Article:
Do not ditch friends. They are for life so be careful about the ones you acquire.

Friends do not need to measure up to your expectations. They do not need to perform to your standards. They do not need to be perfect. Expect to really hate some of the food they lovingly make for you on a regular basis. Expect them to sometimes lose at love and to need you to side with them even if you think they were the source of the problem in the relationship. Expect to marvel at some of their politics and some of their clothing choices. Expect to see them put on fifty pounds and learn to see them as if they were still skinny. Go out to a gay bar with them even if they visually reduce your status. Treat them with esteem when you are socializing with them in a group. Realize that it is only a matter of time before you are the one with no mate, no money, bad shoes, dumb opinions and an extra fifty pounds.

Do not disclose to others the personal and private things you know about them. This is sometimes a spectacularly difficult thing to do. In recent years, an entire protocol has been unofficially developed about how HIV status is disclosed or nor disclosed among friends and acquaintances. If a friend tells you in confidence that he is HIV+ and swears you to secrecy, saying that only you and the doctor know this, you had better be willing to keep that secret to the grave if required. You should keep that secret even if you think that gay men should always disclose their HIV status. You should keep that secret even when you are drunk. You have no right to dictate this decision to anyone else. Consider it an honor and a privilege and a responsibility to have been told this or any secret.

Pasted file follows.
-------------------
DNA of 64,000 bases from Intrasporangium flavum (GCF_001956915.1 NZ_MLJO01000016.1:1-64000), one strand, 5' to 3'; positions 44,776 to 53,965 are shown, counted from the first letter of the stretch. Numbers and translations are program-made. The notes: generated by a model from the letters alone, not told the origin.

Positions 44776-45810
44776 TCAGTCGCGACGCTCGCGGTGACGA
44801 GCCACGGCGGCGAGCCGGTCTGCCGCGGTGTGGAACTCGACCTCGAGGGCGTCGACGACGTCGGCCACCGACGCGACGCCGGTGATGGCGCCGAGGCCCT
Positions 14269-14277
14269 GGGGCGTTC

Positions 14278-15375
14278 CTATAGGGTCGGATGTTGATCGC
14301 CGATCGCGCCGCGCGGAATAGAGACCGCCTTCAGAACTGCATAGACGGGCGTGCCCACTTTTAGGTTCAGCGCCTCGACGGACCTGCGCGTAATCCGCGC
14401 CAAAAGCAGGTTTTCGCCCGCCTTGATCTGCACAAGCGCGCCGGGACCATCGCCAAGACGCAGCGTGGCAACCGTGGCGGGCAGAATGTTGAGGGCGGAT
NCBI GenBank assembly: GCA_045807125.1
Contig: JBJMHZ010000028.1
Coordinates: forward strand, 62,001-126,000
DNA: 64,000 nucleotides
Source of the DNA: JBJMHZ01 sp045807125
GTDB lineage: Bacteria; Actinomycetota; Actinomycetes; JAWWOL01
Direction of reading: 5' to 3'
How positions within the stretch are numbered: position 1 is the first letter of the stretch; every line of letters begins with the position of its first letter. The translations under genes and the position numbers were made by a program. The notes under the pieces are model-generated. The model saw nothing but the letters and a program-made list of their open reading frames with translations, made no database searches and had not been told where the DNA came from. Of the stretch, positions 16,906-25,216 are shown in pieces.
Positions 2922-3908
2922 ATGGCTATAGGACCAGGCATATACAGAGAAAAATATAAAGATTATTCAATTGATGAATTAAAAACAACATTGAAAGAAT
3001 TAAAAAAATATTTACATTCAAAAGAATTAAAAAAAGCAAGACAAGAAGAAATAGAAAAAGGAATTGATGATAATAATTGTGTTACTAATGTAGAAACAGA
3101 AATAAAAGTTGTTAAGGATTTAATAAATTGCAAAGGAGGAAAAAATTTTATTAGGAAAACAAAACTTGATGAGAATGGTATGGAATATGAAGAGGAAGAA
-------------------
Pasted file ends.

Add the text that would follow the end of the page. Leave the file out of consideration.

Expect friends to sometimes be a hell of a lot of work.

Learn how to argue with a friend so that he or she is never made to feel bad about their opinion.

Learn to mark up your annual calendar with significant events in the lives of your friends. Births, deaths, divorces, sicknesses, affairs, shared experiences. It's like keeping a "friends" diary. This is a project that takes one full year to get off the ground. Once you've been through the first annual cycle, you need only add things to keep it fresh. You can't begin by asking friends for birthdates and important milestones. You have to share those experiences and then note them on your calendar. Can you imagine how much a friend will appreciate getting a card or hearing you say "Today is the fifth anniversary of Max's death. I know how much you loved that dog." When they say "Wow. How did you remember that?", you just shrug. You don't mention the calendar.